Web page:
Hey Addicts, Mimielle here. On May 1st, I will attend the premiere of quite a unique event. Takashi Murakami is one of the world’s most influential and acclaimed contemporary artists and a self-proclaimed Japanese pop culture connoisseur. An almost Otaku King.
I will be at the US screening of his first feature-length film, Jellyfish Eyes (Mememe no Kurage) at the Dallas Museum of Art on May 1st with a Q & A afterwards. The film will then make 8 more stops on a cross-country museum tour of the United States afterwards. Tickets vanished at astonishing speed everywhere.
You can see the trailer here.
The film, released in Japan in 2013, has fanciful monsters of course…as compelling as some of his familiar Superflat art canvas characters shown above – Mr. Dob and the playfully menacing mascots of his same-named art production company KaiKai and KiKi…but children are the focus (and the stars) of his first long film. When asked why, Mr Murakami replied:
“I want to highlight Japan’s complicated social issues in a way that children can appreciate so perhaps when they become adults, they will be better equipped to deal or even improve these issues. Children are very smart, therefore it is imperative for them to know the world we live in is full of traps, dangers and unpleasantness. I am not a pessimist, I am a realist.”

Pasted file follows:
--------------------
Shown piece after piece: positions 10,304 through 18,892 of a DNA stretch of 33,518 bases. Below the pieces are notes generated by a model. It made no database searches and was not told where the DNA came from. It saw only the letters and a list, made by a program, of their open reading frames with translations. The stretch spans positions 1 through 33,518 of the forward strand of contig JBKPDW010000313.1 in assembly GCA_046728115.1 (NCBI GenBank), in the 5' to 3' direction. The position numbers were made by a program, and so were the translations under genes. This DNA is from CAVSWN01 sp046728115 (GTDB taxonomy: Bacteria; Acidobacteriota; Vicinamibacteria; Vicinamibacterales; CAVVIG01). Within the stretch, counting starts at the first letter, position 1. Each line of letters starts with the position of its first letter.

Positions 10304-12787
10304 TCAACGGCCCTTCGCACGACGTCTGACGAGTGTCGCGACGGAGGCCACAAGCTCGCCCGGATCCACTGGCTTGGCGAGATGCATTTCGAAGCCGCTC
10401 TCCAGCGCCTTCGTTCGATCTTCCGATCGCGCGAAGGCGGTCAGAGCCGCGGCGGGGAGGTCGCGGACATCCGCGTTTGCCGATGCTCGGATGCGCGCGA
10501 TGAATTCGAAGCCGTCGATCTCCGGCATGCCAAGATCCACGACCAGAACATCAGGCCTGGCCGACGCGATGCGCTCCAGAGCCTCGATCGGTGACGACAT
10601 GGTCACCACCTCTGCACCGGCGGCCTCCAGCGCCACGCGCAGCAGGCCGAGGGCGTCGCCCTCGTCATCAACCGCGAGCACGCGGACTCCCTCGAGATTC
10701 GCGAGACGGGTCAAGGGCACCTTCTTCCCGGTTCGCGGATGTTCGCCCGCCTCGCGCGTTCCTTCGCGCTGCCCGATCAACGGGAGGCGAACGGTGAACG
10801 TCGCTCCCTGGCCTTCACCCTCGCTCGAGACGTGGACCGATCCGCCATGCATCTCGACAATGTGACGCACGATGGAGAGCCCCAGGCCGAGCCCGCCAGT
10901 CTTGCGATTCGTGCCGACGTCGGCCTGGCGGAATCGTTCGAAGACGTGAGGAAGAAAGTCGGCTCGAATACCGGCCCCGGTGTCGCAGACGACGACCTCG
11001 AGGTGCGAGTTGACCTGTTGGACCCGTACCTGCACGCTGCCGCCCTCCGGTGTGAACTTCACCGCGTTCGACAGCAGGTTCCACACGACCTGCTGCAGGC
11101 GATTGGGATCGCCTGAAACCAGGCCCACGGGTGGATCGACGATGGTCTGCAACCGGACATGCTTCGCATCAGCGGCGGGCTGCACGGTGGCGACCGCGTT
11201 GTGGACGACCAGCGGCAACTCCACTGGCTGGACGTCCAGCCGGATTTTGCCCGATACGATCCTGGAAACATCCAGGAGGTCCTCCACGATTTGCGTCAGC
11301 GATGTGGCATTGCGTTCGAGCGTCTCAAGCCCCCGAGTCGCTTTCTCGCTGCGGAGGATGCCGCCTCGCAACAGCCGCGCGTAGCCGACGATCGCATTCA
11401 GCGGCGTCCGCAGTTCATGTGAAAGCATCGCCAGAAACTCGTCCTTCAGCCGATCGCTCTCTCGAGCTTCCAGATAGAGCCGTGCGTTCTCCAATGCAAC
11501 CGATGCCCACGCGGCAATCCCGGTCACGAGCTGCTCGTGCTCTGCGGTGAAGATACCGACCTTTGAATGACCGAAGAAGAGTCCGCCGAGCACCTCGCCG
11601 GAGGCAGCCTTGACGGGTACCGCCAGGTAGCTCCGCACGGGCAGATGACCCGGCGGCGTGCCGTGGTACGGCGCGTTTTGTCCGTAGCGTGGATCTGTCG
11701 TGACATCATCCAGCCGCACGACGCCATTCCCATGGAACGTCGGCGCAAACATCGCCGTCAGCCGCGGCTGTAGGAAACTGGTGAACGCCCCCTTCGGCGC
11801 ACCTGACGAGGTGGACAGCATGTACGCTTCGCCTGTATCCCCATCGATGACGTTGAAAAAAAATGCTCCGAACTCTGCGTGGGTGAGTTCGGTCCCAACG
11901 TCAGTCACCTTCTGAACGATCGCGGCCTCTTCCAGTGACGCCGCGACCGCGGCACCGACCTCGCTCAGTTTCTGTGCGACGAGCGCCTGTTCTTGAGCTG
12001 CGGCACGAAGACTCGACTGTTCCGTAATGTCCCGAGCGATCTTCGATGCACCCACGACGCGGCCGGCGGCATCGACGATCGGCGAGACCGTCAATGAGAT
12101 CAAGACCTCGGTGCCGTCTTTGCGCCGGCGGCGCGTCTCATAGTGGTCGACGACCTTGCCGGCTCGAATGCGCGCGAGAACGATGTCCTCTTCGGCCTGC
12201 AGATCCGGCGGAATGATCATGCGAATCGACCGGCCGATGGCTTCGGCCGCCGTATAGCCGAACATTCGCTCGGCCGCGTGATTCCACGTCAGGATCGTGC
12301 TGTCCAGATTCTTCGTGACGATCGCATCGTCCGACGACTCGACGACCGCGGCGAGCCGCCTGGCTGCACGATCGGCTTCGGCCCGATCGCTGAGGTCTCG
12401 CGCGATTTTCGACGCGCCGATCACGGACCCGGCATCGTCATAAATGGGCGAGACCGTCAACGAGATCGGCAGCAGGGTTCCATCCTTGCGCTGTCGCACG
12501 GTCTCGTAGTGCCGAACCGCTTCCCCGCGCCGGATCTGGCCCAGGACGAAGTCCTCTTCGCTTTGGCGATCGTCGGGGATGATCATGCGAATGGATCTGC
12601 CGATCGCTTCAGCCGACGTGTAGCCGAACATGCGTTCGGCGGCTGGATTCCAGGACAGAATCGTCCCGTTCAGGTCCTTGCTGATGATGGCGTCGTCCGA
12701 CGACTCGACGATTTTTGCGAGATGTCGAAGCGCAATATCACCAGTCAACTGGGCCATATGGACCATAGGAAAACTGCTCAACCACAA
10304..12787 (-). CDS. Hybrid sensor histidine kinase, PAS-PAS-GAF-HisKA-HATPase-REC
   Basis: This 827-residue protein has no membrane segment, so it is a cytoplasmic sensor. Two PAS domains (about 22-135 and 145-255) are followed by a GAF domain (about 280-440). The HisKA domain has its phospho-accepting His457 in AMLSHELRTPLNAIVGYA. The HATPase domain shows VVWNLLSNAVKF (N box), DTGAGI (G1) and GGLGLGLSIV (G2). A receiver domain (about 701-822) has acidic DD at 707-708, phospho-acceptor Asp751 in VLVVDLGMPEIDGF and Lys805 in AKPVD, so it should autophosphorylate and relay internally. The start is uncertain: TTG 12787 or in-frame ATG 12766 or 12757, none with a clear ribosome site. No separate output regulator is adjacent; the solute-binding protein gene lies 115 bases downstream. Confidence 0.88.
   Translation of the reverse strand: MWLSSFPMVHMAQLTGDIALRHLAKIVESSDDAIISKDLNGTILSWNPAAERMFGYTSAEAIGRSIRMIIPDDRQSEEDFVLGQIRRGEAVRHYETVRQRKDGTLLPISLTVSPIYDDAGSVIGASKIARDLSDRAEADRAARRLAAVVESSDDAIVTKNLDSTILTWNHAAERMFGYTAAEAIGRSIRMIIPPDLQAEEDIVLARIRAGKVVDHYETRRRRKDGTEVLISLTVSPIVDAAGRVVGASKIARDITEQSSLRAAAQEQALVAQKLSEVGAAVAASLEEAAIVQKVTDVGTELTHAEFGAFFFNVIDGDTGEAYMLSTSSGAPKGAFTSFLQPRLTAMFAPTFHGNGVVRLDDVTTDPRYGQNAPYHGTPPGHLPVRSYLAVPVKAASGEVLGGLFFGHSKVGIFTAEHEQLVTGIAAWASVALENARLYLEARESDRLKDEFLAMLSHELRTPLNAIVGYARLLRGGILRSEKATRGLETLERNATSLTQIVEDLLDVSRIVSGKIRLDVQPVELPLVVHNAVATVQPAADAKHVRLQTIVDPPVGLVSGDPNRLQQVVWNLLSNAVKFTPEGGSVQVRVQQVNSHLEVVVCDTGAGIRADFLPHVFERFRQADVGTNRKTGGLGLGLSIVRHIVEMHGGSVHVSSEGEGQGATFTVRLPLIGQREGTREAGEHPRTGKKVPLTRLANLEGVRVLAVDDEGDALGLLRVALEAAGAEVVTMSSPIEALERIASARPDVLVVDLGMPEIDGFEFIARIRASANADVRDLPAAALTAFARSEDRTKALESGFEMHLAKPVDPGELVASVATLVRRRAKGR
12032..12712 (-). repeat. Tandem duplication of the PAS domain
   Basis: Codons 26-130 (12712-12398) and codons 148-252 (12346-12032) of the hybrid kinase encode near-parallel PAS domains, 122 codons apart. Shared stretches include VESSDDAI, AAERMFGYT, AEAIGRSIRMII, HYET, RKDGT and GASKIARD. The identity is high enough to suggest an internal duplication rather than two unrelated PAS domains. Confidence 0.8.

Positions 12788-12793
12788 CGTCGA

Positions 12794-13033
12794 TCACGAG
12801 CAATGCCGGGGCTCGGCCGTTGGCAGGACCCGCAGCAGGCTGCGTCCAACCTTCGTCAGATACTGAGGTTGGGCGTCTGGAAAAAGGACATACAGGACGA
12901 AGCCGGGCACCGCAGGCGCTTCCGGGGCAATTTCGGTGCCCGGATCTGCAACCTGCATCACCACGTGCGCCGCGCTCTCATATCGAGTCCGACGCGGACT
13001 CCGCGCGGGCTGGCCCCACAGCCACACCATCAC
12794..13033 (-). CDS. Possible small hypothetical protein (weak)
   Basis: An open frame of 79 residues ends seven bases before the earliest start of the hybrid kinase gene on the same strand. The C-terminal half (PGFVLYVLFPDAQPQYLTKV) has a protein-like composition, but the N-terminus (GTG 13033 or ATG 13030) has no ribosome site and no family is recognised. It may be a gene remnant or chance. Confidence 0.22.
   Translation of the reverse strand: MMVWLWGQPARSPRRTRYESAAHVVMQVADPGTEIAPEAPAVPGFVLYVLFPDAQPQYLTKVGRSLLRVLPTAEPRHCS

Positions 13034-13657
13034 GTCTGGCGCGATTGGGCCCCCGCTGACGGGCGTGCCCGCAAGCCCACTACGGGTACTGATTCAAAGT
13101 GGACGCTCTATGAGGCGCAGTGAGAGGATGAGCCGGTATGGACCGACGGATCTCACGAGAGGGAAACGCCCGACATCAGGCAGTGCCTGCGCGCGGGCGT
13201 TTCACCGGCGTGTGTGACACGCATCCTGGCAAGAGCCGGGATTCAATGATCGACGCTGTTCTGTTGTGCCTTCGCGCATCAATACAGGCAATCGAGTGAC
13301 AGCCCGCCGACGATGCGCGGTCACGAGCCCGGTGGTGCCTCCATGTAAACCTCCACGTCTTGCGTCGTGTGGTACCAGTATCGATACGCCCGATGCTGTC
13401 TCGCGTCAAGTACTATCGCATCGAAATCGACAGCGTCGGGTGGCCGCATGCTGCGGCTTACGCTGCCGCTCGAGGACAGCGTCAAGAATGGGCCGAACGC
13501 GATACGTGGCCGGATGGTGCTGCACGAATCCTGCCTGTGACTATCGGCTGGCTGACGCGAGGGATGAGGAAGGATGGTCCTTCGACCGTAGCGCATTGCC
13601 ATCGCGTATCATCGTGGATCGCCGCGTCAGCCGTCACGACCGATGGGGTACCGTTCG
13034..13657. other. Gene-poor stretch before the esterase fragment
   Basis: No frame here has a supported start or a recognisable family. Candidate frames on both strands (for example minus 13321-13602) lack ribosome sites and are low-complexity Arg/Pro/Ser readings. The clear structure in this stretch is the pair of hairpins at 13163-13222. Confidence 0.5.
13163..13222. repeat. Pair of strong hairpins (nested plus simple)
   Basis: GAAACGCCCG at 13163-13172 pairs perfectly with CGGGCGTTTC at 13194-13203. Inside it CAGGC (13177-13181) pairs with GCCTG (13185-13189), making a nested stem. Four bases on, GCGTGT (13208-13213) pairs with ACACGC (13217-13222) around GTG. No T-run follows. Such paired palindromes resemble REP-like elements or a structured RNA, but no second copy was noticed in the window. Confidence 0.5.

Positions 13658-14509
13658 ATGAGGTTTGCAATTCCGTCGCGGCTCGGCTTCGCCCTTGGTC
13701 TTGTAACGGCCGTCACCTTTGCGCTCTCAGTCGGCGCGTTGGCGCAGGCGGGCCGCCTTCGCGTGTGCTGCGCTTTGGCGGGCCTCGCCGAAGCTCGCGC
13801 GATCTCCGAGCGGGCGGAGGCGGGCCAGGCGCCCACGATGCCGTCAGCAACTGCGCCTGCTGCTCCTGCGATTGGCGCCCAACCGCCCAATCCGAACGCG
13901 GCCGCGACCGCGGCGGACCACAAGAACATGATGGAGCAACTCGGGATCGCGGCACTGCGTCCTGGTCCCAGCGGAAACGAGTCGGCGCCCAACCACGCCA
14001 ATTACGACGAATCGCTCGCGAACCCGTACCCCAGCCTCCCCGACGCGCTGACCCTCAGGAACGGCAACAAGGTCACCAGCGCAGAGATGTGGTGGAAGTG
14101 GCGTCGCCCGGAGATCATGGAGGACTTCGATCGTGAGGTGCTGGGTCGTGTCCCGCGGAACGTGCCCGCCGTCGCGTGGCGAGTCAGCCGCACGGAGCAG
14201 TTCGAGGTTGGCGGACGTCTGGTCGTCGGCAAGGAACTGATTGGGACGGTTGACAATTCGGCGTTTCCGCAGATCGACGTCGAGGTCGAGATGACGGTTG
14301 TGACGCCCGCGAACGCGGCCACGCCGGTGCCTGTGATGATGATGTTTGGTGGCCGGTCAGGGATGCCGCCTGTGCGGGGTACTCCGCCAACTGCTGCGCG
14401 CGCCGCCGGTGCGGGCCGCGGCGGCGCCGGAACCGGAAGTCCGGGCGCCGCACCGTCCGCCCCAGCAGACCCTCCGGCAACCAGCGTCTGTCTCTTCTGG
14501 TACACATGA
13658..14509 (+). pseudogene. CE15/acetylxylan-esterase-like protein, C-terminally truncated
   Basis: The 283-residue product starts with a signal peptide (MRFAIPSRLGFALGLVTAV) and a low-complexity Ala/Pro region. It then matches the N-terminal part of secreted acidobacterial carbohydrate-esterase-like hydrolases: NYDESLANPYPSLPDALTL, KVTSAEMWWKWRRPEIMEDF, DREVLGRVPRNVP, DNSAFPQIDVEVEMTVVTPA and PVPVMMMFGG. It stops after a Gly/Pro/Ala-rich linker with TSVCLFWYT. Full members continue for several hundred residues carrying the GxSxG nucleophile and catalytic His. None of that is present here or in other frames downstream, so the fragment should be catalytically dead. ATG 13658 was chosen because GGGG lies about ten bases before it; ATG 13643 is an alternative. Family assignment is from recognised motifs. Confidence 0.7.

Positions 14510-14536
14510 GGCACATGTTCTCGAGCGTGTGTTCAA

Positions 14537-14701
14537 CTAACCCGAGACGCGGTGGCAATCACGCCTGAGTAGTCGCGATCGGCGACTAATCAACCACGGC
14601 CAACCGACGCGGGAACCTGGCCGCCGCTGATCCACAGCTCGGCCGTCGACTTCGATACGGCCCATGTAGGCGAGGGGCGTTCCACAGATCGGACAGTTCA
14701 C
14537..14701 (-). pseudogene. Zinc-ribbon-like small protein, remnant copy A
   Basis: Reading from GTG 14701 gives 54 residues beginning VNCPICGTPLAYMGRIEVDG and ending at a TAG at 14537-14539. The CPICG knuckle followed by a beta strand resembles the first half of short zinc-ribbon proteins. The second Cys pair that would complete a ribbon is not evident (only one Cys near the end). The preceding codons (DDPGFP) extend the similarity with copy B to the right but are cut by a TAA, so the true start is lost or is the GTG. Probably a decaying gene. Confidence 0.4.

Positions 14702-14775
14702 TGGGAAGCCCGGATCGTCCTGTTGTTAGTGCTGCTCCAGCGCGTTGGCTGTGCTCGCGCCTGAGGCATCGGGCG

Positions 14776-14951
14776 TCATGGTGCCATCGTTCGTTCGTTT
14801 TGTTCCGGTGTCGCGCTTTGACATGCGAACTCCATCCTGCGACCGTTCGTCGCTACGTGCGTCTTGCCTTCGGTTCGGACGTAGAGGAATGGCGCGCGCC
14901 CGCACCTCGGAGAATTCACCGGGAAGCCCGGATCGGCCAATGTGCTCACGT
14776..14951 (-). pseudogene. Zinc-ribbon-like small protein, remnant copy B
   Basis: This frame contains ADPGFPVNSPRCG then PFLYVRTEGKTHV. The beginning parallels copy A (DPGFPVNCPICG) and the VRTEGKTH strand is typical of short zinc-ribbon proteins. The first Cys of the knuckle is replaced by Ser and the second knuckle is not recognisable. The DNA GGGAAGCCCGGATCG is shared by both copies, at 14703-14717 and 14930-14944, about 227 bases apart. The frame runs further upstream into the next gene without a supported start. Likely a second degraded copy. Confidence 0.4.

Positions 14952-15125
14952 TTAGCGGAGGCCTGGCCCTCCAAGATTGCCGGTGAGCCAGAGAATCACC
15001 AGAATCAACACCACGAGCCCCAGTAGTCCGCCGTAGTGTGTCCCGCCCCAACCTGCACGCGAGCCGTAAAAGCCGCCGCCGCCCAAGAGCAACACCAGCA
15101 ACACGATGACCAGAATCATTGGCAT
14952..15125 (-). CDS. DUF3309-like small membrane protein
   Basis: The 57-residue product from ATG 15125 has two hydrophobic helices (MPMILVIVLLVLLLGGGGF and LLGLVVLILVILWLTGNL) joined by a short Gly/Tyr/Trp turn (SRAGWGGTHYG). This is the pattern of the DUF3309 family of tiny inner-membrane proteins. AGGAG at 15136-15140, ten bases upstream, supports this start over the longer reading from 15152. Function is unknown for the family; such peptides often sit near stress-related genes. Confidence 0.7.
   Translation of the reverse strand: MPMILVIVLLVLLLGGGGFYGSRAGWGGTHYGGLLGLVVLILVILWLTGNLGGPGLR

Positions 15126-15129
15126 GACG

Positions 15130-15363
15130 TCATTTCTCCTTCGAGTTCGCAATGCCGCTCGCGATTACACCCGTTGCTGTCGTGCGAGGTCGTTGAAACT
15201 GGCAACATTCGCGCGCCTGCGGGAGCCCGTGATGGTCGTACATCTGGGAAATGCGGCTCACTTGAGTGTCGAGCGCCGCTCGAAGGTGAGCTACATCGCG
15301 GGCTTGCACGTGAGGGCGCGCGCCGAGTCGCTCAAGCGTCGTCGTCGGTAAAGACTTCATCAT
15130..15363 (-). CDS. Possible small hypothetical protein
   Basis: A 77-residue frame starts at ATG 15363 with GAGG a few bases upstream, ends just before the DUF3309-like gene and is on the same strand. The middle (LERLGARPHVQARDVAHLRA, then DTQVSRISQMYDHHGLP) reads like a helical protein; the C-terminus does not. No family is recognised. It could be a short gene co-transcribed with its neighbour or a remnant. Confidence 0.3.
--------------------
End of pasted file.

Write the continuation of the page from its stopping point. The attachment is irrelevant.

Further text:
He concludes with his opinion that telling children the harsh truths will prepare and allow them to create and persevere in spite of hardship.
It is no small wonder, with his dedication to promoting and supporting young artists, that the 52-year old Mr. Murakami would want to reach out to them as young as possible with a wake up call to question things and the message to continue to create despite adversity. My photos and a report will follow here on the blog after the event but I am definitely wearing my best waterproof mascara for this, you can bet on it!
Credits: KaiKai Kiki CO LTD, The Japan Times,
JapanCinema.Net, The Wall Street Journal